We’re all working toward something in life, be it that promotion at work, shifting holiday weight (from three Christmases ago!), or getting into a hobby. If you’re finding it tricky to achieve your goals, it could be time to take a new, SMARTER approach.
Setting goals can seem pretty simple – you just write down what you want to achieve, right?
There’s actually a lot more to it!
By using the SMARTER approach, you can start to form goals that make more sense, are more achievable, and will offer up real results.
It might take a bit of extra time in the planning stages, but if your goal is important to you, you need to treat it as such.
Remember that this goal should be a long-term investment, so you’ll need to be willing to put in the time and energy to achieve it.
A SMARTER goal needs to be…
“I want to get fit” or “I want a promotion” are perfectly good things to aim for, but they’re quite vague.
To help maintain focus, come up with a goal that’s succinct and easy to express and remember.
Think about what you want to achieve, why you want to achieve it, which obstacles need to be overcome or which requirements need to be satisfied, and who you might need to help you.
The what and the why are vital aspects of your goal, while the which and the who might not always be applicable.
For example, “I want to pass my driving test with the help of a driving instructor in order to be road-ready when I finish college and start applying for jobs.”
By having a clear intention from the very beginning, you’re more likely to be able to stick to the actions/practice it takes to achieve your goal.
One of the main problems with goal-setting is that we often forget to add a measurable aspect to what we want to achieve.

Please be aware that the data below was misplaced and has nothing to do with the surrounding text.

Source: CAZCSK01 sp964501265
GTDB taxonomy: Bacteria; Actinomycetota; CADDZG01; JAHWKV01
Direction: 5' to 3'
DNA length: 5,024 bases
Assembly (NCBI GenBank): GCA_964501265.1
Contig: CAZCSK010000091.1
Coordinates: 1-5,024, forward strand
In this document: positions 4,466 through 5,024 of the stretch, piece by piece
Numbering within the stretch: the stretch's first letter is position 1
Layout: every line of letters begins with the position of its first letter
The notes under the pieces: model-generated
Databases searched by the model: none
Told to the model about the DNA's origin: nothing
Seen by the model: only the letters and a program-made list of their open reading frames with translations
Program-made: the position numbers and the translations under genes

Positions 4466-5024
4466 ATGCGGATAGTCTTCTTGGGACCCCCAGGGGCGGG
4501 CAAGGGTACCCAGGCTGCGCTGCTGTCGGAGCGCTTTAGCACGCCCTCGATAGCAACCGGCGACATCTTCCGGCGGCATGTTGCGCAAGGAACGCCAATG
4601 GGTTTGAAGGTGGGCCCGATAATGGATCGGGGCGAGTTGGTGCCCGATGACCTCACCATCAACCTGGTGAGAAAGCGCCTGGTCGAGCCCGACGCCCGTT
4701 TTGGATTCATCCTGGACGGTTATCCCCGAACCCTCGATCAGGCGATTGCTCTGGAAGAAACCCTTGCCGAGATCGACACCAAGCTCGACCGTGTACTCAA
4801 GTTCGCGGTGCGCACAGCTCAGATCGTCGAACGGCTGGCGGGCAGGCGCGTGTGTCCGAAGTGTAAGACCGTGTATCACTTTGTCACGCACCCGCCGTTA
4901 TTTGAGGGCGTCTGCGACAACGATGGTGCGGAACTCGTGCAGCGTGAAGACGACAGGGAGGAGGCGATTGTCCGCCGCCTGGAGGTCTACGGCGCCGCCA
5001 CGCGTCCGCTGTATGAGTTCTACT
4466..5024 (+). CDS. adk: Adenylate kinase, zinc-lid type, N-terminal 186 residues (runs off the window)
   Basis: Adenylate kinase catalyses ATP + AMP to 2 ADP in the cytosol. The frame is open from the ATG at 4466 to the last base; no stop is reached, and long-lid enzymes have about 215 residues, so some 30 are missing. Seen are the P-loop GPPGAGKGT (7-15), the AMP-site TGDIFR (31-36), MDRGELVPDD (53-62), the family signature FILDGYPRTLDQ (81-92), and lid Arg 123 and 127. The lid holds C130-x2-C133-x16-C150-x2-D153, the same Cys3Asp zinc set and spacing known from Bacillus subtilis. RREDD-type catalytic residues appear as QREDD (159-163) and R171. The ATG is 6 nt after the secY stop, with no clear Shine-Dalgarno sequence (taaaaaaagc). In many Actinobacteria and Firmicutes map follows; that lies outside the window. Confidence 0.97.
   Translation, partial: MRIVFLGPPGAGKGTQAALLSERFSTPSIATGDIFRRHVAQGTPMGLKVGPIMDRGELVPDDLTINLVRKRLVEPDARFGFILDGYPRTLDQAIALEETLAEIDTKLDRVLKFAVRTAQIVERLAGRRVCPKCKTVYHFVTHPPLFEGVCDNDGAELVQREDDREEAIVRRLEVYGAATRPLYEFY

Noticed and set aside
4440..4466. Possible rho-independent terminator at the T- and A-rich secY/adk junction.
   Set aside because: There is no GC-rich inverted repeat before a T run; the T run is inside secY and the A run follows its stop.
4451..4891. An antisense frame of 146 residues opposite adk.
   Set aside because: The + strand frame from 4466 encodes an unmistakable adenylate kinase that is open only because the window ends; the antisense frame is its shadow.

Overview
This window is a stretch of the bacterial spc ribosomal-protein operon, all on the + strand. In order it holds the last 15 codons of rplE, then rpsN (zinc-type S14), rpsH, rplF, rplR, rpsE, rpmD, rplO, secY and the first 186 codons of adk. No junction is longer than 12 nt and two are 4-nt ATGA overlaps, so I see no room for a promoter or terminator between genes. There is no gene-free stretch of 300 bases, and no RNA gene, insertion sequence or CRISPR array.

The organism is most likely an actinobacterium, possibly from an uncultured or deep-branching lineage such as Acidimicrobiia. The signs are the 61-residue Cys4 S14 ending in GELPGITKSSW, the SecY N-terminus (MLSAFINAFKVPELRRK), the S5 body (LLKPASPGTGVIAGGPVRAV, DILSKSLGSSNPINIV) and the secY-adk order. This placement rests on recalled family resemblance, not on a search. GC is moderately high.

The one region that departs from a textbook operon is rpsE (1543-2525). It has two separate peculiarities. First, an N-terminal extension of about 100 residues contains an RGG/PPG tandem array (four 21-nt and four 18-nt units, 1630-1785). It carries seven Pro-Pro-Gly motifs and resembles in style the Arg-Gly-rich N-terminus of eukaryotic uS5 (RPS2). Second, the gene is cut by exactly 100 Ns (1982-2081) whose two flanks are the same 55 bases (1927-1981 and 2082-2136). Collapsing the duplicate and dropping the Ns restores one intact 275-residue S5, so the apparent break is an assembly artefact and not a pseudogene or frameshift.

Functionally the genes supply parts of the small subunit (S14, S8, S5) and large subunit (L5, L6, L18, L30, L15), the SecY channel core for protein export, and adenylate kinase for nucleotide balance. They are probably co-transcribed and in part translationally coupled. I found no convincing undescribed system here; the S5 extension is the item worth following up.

“I want to start running,” is all well and good, but when have you achieved your goal – after your first slow jog or after a half-marathon?
Rather than being vague, add measurable elements to your goal, such as, “I want to run a marathon in under 4 hours.” In this example the marathon and the 4 hours are both measurable parts of the goal.
Make your goal more powerful by adding in extra detail, such as the amount of weight you want to lose, the amount of money you wish to earn, the piano grade you want to achieve, the number of countries you wish to visit, or some other way to define precisely when you have achieved your goal.
Be realistic! While being a daydreamer is something wonderful, your life goals need to be grounded in the real world.
It’s easy to get carried away and start making extravagant goals that sound fancy but are a little bit too far-fetched. Aim for something that you really want, but that’s realistic at the same time.
What’s realistic? Well, building a business worth $10 million isn’t totally out of the question, but only if you are genuinely prepared to put in the serious hard graft to make that a reality.
And I’m sorry to break it to you, but you’re not going to be a professional basketball player if you’re only 150cm tall.